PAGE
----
German submarine U-155 (1941)

U 155 was a German U-boat Type IX C, which was used during the Second World War by the German Navy.

Technology and history

U 155 was a dive boat for ocean use. It was a submarine of the two-shell type and had a displacement of 1120 tons and 1232 tons submerged about. It had a length of 76.76 m, a width of 6.76 m and a draft of 4.70 m. With the two 2200 hp MAN nine-cylinder four-stroke diesel engine s M 9 V 40/46 with a maximum charge of 18.3 knots over water could be achieved. With 10 knots crossing 12,000 nautical mile n could be covered. The two 500 HP SSM double electric machines GU 345/34 had 62 x 62-cell battery type AFA 44 MAL 740 W. It has a top speed of 7.3 knots under water can be achieved. At 4 kn drive a distance of 64 nautical miles could be covered. From 4 bow and 2 stern torpedo tubes 22 torpedoes or up to 44 TMA or 66 TMB mines could be expelled. The depth was 100 – 200 m. Even the Fast time was 35 seconds. It had a 10.5-cm UtoF L / 45 cannon with 180 rounds and 1 x 3.7-cm Fla.-shot weapon with 2625, 1 x 2-cm Fla.-shot weapon with 4250. From 1943/44, was in this type of boat, the expansion of the 10.5 cm gun and installation of 4 x 2-inch twin-bottle shot guns with 8,500. Manning could consist of four officers and 44 s teams. The cost of construction amounted to 6.448 million Reichsmarks.

U 155 was introduced on 1 October 1940 adopted by the AG Weser in Bremen and Kiel on 23 August 1941 passed with Lieutenant Adolf Cornelius Piening as commander in active service. A later captain of the boat, Ensign Louis-Ferdinand of peace Castle, was the youngest at just 20 years of U-boat commander in the entire war.

The boat belonged to its commissioning on 23 August 1941 to 31 January 1942 as a training boat for 4 U-Flotilla at Stettin. After the training was 155 U from 1 February 1942 to 14 August 1944 as a front boat to the 10th U-Flotilla in Lorient before 15 August 1944 to 8 May 1945 to 33 U-Flotilla came to Flensburg.

The boat took ten patrols on which sunk 26 ships with a total tonnage of 140.449 GRT and 6,736 GRT ship could be damaged. On 15 November 1942 U 155 sank the British escort carrier HMS Avenger and the British troopship Ettrick and damaged the U.S. cargo ship ALMAACK. On 4 May 1943 could shoot down a P-51 Mustang of the 126th Squadron RAF the boat.

Use statistics

First patrol

The boat ran on 7 February 1942 at 11.40 clock from Kiel and launched on 8 February 1942 at 15.50 clock in a Heligoland. It ran on 9 February 1942 at 18.45 clock there again, and launched on 27 March 1942 at 10.05 clock in a Lorient. On this lasting 51 days and about 7,740 nm and about 267 nm long under water company in the western Atlantic Ocean to the east coast of the United States off Cape Hatteras three ships were sunk with 17,657 tons.

•22, February 1942: the sinking of the Norwegian motor vessel with Sama 1,799 GRT. The ship was sunk by a torpedo. He had loaded 1,000 ts china clay and was on the way from Cardiff and Belfast to St John’s. The ship belonged to the convoy ONS 67 There were 20 dead and 19 survivors.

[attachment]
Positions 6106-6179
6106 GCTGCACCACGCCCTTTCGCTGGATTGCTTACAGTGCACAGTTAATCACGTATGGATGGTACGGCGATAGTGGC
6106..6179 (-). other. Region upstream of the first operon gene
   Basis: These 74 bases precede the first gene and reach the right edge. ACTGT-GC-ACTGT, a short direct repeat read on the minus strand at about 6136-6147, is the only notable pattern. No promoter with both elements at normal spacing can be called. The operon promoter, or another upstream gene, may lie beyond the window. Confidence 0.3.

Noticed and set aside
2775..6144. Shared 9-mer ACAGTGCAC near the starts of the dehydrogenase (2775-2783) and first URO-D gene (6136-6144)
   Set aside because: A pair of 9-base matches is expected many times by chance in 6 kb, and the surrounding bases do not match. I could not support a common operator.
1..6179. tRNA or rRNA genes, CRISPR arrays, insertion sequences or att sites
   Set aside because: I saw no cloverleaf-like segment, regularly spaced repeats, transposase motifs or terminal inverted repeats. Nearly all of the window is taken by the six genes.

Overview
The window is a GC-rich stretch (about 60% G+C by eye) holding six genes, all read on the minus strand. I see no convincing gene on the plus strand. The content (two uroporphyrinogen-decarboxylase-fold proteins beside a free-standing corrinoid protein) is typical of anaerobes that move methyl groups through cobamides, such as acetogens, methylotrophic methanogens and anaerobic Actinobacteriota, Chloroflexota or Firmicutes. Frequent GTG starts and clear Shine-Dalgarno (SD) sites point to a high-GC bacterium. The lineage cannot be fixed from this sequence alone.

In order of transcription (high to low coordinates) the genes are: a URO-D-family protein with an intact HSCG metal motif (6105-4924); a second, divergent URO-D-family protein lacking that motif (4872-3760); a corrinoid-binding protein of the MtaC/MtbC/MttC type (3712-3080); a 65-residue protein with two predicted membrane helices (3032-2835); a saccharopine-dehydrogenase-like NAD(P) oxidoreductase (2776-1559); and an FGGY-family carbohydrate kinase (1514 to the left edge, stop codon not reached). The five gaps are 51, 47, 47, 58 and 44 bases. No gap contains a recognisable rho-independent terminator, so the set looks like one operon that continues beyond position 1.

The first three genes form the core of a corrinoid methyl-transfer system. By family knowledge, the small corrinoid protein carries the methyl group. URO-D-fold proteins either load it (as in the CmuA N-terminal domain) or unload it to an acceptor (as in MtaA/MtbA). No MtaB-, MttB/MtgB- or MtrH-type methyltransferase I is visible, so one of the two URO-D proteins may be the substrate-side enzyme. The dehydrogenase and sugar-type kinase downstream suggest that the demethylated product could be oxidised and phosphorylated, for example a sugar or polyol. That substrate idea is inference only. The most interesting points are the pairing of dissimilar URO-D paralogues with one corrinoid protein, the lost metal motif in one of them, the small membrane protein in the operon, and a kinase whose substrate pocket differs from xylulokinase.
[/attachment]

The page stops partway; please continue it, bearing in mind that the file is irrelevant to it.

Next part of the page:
•22, February 1942: the sinking of the British motor tanker Adellen with 7,984 GRT. The tanker was sunk by a torpedo. He drove in ballast, and was on his way from Newport (Gwent) to Trinidad. There were 36 dead and 12 survivors. The ship belonged to the convoy ONS 67 with 37 ships.

•7 March 1942: the sinking of the Brazilian steamer Arabutan with 7,874 GRT. The steamer was sunk by a torpedo. He had loaded 9,680 tons of coal and coke and was on his way from New York and Hampton Roads to Trinidad and Rio de Janeiro. There was one dead and 54 survivors.

Second war patrol

The boat ran on 20 April 1942 at 19.30 clock from Lorient and ran on 14 June 1942 at 7.35 clock back on there. On this lasting 54 days and about 9284.5 nm and 335.5 nm under water long company in the West Atlantic, the Caribbean and the Panama Canal were sunk seven ships of 32,329 GRT.

•14th May 1942: the sinking of the Belgian Brabant motor vessel with 2,483 tons. The ship was sunk by a torpedo. It went in ballast and was on his way from Glasgow to Trinidad and Curacao. There were three dead and 30 survivors.

•17th May 1942: sinking of the British tanker San Victorio with 8,136 GRT. The tanker was sunk by three torpedoes (a miss). He had 12,000 tonnes of petrol and paraffin and a passenger on board. The ship was en route from Curacao to Freetown over the UK. There were 52 deaths (including the passenger) and a survivor.

•17th May 1942: the sinking of the U.S. motor vessel Challenger with 7,667 GRT. The ship was sunk by three torpedoes (a miss). He had loaded 8,400 tons general cargo and was on his way from New York to Cape Town. There were eight dead and 63 survivors.

•20th May 1942: the sinking of the tanker panama European Sylvan Arrow with 7,797 GRT. The tanker was sunk by a torpedo. He had loaded 12,500 tons of crude oil and was on his way from Curacao in Table Bay. There was one dead and 43 survivors. The ship belonged to the convoy OT 1

•23, May 1942: the sinking of the Panamanian steamer Watsonville with 2,220 GRT. The steamer was sunk by a torpedo. He had loaded cargo and was on the way from Bermuda to Trinidad and St. Vincent. There were no casualties.

•28th May 1942: the sinking of the Dutch steamer Poseidon 1,928 GRT. The steamer was sunk by four torpedoes (two missed shots). He drove in ballst and was on his way from Demerara on Trinidad to New York. It was a total loss with 32 dead.

•30th May 1942: the sinking of the Norwegian motor vessel Baghdad with 2,161 GRT. The ship was sunk by five torpedoes (two missed shots). He had loaded 2,700 tons general cargo and 316 post bag and was on his way from New York to Pernambuco. There were nine dead and 21 survivors.

Third war patrol

The boat ran on 9 July 1942 at 20.30 clock from Lorient and ran on 15 September 1942 at 9.00 clock back there one. On this lasting 76 days and 11,433 nautical miles and about 310 nm long under water company in the western Atlantic Ocean, south off the coast of Trinidad and Guiana ten ships were sunk with 43,514 tons.

•28th July 1942: the sinking of the Brazilian steamer Barbacena with 4,772 GRT. The steamer was sunk by four torpedoes (two missed shots). He had coffee, castor seeds and beans loaded and was on his way from Santos to Trinidad. There were six dead and 54 survivors.

•28th July 1942: the sinking of the Brazilian steamer Piave 2,347 GRT. The steamer was sunk by a torpedo and artillery. He drove in ballast, and was on his way from Belém on Carapito (Venezuela) to Trinidad.

•29th July 1942: the sinking of the Norwegian steamer bill with 2,445 GRT. The steamer was sunk by a torpedo. He had loaded cargo, cocoa and 500 tonnes manganese ore and was on his way from Bahia to Trinidad. There was one dead and 23 survivors.